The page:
Father and son sentenced to life for a hate crime in Ahmaud Arbery's death
The white father and son convicted of murder in Ahmaud Arbery's fatal shooting after they chased him through a Georgia neighborhood were sentenced Monday to life in prison for committing a federal hate crime.
A U.S. District Court judge sentenced Travis McMichael and his father Greg McMichael, 66, in Brunswick. Both were previously sentenced to life without parole in a state court for Arbery's murder.
A federal jury in February convicted Greg McMichael, Travis McMichael and neighbor William "Roddie" Bryan of violating Arbery's civil rights, concluding they targeted him because he was Black. All three were also found guilty of attempted kidnapping, and the McMichaels were convicted of using guns in the commission of a violent crime.
The McMichaels armed themselves with guns and used a pickup truck to chase Arbery after the 25-year-old ran past their home on February 23, 2020. Bryan joined the pursuit in his own truck and recorded cellphone video of Travis McMichael shooting Arbery with a shotgun.
The McMichaels told police they suspected Arbery was a burglar. Investigators determined he was unarmed and had committed no crimes.
U.S. District Court Judge Lisa Godbey Wood said Monday that Travis McMichael had received a fair trial.
"And it's not lost on the court that it was the kind of trial that Ahmaud Arbery did not receive before he was shot and killed," the judge said.
Before the two sentencings, she heard from members of Arbery's family. His mother, Wanda Cooper-Jones, said she feels every shot that was fired at her son every day.
"It's so unfair, so unfair, so unfair that he was killed while he was not even committing a crime," she said.
Greg McMichael addressed the Arbery family before he was sentenced, saying their loss was "beyond description."
"I'm sure my words mean very little to you but I want to assure you I never wanted any of this to happen there was no malice in my heart or my son's heart that day," he said.
Travis McMichael declined to address the court, but his attorney, Amy Lee Copeland, said her client had no convictions before Arbery's slaying and had served in the U.S. Coast Guard. She said a lighter sentence would be more consistent with what similarly charged defendants have received in other cases, noting that the officer who killed George Floyd in Minneapolis, Derek Chauvin, got 21 years in prison for violating Floyd's civil rights, though he was not charged with targeting Floyd because of his race.
Arbery's killing became part of a larger national reckoning over racial injustice and killings of unarmed Black people including Floyd and Breonna Taylor in Kentucky. Those two cases also resulted in the Justice Department bringing federal charges.
"The evidence we presented at trial proved what so many people felt in their hearts when they watched the video of Ahmaud's tragic and unnecessary death: This would have never happened if he had been white," prosecutor Christopher Perras said before Travis McMichael was sentenced.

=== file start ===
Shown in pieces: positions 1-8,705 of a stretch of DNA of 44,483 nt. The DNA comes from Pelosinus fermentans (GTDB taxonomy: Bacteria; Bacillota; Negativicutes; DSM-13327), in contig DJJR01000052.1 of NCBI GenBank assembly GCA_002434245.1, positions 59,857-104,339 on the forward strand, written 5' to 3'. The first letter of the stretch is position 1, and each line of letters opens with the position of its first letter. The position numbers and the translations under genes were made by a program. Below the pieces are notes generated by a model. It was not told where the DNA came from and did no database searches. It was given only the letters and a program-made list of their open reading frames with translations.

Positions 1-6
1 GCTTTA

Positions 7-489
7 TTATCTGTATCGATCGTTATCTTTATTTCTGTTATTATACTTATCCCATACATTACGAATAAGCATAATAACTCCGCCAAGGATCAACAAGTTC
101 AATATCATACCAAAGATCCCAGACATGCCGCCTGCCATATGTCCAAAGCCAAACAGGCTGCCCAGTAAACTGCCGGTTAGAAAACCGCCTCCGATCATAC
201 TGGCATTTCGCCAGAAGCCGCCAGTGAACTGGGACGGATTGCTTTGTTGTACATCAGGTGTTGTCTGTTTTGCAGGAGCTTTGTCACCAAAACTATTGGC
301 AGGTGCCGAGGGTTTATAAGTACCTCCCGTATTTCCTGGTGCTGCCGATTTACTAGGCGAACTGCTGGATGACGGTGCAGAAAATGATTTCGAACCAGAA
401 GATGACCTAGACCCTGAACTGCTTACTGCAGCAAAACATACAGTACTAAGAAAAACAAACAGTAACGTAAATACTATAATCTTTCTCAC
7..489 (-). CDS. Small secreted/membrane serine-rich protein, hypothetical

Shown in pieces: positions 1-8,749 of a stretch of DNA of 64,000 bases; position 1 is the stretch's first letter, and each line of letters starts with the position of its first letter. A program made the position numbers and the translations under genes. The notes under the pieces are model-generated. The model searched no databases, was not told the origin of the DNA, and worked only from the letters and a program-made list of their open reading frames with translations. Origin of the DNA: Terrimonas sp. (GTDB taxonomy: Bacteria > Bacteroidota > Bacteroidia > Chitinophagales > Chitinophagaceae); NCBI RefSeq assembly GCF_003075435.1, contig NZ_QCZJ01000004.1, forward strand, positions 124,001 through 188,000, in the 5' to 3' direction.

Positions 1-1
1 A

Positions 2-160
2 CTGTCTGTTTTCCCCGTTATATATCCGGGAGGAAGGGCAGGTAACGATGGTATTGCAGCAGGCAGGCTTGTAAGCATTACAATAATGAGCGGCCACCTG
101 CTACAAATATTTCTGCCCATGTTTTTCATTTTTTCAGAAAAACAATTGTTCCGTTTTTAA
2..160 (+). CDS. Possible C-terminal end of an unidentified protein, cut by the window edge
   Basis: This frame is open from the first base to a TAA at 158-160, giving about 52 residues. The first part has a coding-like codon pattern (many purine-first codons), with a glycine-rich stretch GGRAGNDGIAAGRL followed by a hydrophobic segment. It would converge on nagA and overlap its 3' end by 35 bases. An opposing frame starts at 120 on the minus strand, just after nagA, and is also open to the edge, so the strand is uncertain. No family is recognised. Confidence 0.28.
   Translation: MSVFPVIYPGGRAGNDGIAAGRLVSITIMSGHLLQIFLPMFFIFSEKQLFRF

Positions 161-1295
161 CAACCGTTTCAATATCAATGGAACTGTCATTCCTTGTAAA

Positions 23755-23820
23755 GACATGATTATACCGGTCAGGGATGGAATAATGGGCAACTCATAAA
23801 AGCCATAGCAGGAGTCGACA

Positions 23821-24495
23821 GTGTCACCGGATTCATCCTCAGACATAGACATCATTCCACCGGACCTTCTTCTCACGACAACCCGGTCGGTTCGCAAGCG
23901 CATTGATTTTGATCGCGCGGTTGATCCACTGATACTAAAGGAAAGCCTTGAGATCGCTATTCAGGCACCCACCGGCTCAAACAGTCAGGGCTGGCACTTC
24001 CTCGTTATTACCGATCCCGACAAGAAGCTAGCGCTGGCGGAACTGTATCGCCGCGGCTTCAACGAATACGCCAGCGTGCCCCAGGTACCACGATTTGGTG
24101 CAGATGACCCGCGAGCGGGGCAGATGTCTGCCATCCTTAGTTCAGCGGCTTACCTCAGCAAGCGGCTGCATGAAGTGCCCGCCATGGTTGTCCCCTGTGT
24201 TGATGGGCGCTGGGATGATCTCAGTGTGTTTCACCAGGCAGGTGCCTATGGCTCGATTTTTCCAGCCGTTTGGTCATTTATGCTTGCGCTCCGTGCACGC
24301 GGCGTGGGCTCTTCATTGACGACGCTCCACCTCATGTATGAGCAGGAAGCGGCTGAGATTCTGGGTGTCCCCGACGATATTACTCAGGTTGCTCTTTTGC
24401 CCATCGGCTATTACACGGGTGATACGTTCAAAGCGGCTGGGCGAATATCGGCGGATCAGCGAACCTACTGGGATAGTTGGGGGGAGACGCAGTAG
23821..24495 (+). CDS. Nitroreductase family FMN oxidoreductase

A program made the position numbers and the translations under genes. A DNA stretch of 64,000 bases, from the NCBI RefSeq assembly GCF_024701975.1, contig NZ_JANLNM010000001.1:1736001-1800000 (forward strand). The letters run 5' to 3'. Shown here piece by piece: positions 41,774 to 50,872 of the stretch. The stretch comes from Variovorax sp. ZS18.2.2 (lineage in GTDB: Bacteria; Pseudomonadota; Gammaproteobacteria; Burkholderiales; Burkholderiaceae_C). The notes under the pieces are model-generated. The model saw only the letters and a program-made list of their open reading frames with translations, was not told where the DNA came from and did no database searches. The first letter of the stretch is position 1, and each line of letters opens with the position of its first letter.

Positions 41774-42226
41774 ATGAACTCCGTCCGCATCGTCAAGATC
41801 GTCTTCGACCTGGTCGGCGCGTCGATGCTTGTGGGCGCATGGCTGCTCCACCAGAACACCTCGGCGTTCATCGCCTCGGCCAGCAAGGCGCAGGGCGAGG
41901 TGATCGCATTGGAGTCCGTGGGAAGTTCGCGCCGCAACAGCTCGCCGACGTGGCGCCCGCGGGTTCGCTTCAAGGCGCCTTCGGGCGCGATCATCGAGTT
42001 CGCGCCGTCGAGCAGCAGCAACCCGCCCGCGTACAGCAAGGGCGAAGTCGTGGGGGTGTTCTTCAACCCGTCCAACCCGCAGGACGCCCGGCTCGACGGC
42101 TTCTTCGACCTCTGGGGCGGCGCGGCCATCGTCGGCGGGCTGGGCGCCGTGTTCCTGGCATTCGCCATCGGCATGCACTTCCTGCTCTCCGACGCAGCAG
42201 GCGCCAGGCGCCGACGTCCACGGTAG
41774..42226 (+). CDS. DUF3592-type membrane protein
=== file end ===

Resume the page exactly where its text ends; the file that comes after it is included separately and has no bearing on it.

The McMichaels were among three defendants convicted in February of federal hate crime charges. Bryan had a sentencing hearing scheduled later Monday.
A state Superior Court judge imposed life sentences for all three men in January for Arbery's murder, with both McMichaels denied any chance of parole.
All three defendants have remained jailed in coastal Glynn County, in the custody of U.S. marshals, while awaiting sentencing after their federal convictions in January.
Because they were first charged and convicted of murder in a state court, protocol would have them turned them over to the Georgia Department of Corrections to serve their life terms in a state prison.
In court filings last week, both Travis and Greg McMichael asked the judge to instead divert them to a federal prison, saying they won't be safe in a Georgia prison system that's the subject of a U.S. Justice Department investigation focused on violence between inmates.
Copeland said during Monday's hearing for Travis McMichael that her client has received hundreds of threats that he will be killed as soon as he arrives at state prison and that his photo has been circulated there on illegal phones.
"I am concerned your honor that my client effectively faces a back door death penalty," she said, adding that "retribution and revenge" were not sentencing factors, even for a defendant who is "publicly reviled."
Arbery's father, Marcus Arbery Sr., said Travis McMichael had shown his son no mercy and deserved to "rot" in state prison.
"You killed him because he was a Black man and you hate Black people," he said. "You deserve no mercy."
Wood said she didn't have the authority to order the state to relinquish custody of Travis McMichael to the Federal Bureau of Prisons, but also wasn't inclined to do so in his case. She also declined to keep Greg McMichael in federal custody.
During the February hate crimes trial, prosecutors fortified their case that Arbery's killing was motivated by racism by showing the jury roughly two dozen text messages and social media posts in which Travis McMichael and Bryan used racist slurs and made disparaging comments about Black people.
Defense attorneys for the three men argued the McMichaels and Bryan didn't pursue Arbery because of his race but acted on an earnest — though erroneous — suspicion that Arbery had committed crimes in their neighborhood.